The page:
Friday, 6 May 2016

Party like it's 1996

I remember 1996, just about. I graduated from my first degree. I thought I had a lot of books and records ('twas merely the beginning). I had long, long hair and my waistline fitted into just the one postcode. The Spice Girls were atop the charts, Blur and Oasis were in artistic (though sadly not commercial) decline and we danced either to the Macarena or Born Slippy. Well, 'people' did. I was chasing Tindersticks obscurities. And I was right.

Amazon's best-selling book of 1996 was Creating Killer Web Sites by David Siegel. We were reading Primary Colors and didn't even know that Anonymous was Joe Klein. Game of Thrones was on its first volume and Bridget Jones had made the leap from newspaper to novel.

Fargo and Secrets and Lies ('Sweetheart?') were the only two decent films released, though my grandmother used me as cover to watch The Rock because she had a thing for Sean Connery (" ah 'gwan Sean! He's the grand fella"). Every student room except mine was decorated with posters from Transpotting and Pulp Fiction (which is why I've never seen either).

But aside from me being 21 and me being hip, handsome and right about everything, Britain was transfixed by the long and sorry tale of Mr Neil Hamilton, a rancid neo-fascist with a history of involvement in the worst aspects of the middle-class far-right: the Monday Club, the Western Goals crowd and the Italian MSI. He distinguished himself – if that's the word – by lobbying for apartheid South Africa,  for tobacco companies without mentioning the cash they gave him and against withdrawing lead-free petrol.  The Major government was collapsing amidst a welter of sexual, political and moral corruption. The Tories were destroying themselves over Europe (sound familiar?) and the civil war between their money and social wings erupted as the spivs were exposed by crusading newspapers like the Guardian.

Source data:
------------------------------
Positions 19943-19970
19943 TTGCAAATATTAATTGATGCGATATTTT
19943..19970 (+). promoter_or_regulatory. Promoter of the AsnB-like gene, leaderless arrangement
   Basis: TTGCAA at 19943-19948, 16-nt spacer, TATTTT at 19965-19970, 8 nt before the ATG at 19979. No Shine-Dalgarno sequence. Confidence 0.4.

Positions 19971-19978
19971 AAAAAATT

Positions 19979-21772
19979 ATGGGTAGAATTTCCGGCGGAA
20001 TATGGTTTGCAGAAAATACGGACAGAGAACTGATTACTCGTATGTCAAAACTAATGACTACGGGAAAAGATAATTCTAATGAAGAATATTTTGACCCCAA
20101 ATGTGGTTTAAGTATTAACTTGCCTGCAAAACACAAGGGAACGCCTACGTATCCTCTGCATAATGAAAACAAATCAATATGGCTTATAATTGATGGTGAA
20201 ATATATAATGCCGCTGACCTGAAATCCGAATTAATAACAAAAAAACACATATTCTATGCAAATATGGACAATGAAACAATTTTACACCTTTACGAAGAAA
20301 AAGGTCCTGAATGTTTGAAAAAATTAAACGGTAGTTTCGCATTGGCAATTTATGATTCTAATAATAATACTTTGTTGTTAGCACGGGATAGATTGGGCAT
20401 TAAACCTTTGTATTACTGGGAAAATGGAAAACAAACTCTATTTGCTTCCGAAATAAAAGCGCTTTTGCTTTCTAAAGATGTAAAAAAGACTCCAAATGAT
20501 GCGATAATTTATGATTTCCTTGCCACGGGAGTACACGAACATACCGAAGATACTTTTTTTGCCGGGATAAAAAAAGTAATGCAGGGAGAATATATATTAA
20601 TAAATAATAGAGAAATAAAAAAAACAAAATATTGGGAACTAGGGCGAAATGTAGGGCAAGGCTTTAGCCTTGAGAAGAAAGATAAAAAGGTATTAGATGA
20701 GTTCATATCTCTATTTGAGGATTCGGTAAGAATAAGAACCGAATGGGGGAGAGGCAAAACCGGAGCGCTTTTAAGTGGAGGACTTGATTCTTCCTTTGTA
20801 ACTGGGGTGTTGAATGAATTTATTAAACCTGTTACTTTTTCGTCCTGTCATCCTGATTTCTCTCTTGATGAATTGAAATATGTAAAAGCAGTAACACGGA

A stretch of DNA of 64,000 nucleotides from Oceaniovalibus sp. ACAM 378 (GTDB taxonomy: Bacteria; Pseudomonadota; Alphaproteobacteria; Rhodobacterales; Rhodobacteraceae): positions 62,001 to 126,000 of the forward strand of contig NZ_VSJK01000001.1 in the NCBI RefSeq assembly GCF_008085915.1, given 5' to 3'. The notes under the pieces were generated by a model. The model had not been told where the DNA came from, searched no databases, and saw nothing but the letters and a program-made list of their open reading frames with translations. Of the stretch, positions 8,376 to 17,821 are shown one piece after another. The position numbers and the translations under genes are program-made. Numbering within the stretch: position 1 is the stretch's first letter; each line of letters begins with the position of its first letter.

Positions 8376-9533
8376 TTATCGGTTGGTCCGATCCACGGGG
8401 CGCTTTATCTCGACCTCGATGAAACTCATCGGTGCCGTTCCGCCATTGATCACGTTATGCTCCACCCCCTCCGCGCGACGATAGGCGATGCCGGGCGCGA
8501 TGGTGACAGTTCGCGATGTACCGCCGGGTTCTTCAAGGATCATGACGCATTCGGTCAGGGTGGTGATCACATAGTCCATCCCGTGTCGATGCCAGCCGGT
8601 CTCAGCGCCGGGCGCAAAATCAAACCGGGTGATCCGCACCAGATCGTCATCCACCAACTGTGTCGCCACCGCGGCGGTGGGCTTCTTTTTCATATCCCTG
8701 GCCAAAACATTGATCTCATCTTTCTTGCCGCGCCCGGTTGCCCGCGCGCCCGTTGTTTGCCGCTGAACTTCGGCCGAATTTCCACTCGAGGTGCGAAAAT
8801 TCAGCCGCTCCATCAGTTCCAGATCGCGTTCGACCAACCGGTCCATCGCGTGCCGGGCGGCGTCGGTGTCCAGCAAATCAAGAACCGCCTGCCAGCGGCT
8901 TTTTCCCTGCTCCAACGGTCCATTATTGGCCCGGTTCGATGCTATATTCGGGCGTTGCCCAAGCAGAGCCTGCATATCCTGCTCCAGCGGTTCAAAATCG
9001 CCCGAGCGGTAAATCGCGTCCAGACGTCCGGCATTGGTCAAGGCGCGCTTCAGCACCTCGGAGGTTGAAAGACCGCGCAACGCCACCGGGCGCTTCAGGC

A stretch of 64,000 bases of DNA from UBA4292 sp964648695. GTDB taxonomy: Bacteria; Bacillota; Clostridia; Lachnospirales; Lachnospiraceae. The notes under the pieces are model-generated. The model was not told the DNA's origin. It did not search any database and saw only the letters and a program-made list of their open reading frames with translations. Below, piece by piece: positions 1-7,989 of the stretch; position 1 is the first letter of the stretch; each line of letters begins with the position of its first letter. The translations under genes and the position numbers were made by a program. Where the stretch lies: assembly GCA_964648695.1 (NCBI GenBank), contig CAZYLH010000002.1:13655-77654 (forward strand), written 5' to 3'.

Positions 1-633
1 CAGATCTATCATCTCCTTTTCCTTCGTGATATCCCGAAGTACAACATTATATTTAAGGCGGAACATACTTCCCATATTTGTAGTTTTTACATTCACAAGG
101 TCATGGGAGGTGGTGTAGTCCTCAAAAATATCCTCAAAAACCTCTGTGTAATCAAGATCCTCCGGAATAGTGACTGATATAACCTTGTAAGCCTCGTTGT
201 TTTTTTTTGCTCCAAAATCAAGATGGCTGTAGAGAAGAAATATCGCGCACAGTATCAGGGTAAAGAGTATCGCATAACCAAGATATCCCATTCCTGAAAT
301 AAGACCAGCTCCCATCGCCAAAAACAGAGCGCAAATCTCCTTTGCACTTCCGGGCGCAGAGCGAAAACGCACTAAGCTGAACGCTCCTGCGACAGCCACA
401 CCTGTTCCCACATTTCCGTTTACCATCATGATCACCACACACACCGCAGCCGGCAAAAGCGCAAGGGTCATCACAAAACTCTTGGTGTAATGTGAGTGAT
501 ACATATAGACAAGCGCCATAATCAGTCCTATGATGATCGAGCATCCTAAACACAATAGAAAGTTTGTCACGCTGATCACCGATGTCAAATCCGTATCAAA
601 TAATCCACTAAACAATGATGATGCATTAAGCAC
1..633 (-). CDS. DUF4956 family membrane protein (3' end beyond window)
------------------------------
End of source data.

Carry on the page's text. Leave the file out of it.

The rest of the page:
Accused of taking bribes in brown envelopes from the owner of Harrods Mohammed Al-Fayed, of taking gifts and money from lobbyists and tobacco companies to ask Parliamentary questions without declaring them, Hamilton decided that he was the man to clean out the Augean Stables of the British press, and sued the Guardian, only to pull out at the last minute because he was bang to rights. He was then excoriated in the Downey Report into his behaviour in Parliament, and lost another libel case, this time against Mr Al-Fayed. 

In the mythical golden age of decency, Neil Hamilton would have been left alone in the library with a revolver and a bottle of whiskey. He could equally have withdrawn from public life and devoted his remaining years to public works in atonement, as John Profumo did. He chose not to. 

Why am I recounting this ancient history? Because the people of Wales, in their wisdom, have elected Mr Hamilton – in full knowledge that he is a disgusting corrupt white supremacist – as a member of the Welsh Assembly in the UKIP interest. Who says there are no second acts in politics? 

1 comment:

Bee (Dyddgu) said...

Maybe I shouldn't say that I came up in 97 :-P
anyway, much as I agree with you as ever, I feel I ought to say the we didn't elect him, at least not directly - he got in on the dodgy not really PR via the list. Where he stood he lost roundly. I do feel there's a difference, that the likes of Fleet Street Fox are missing especially.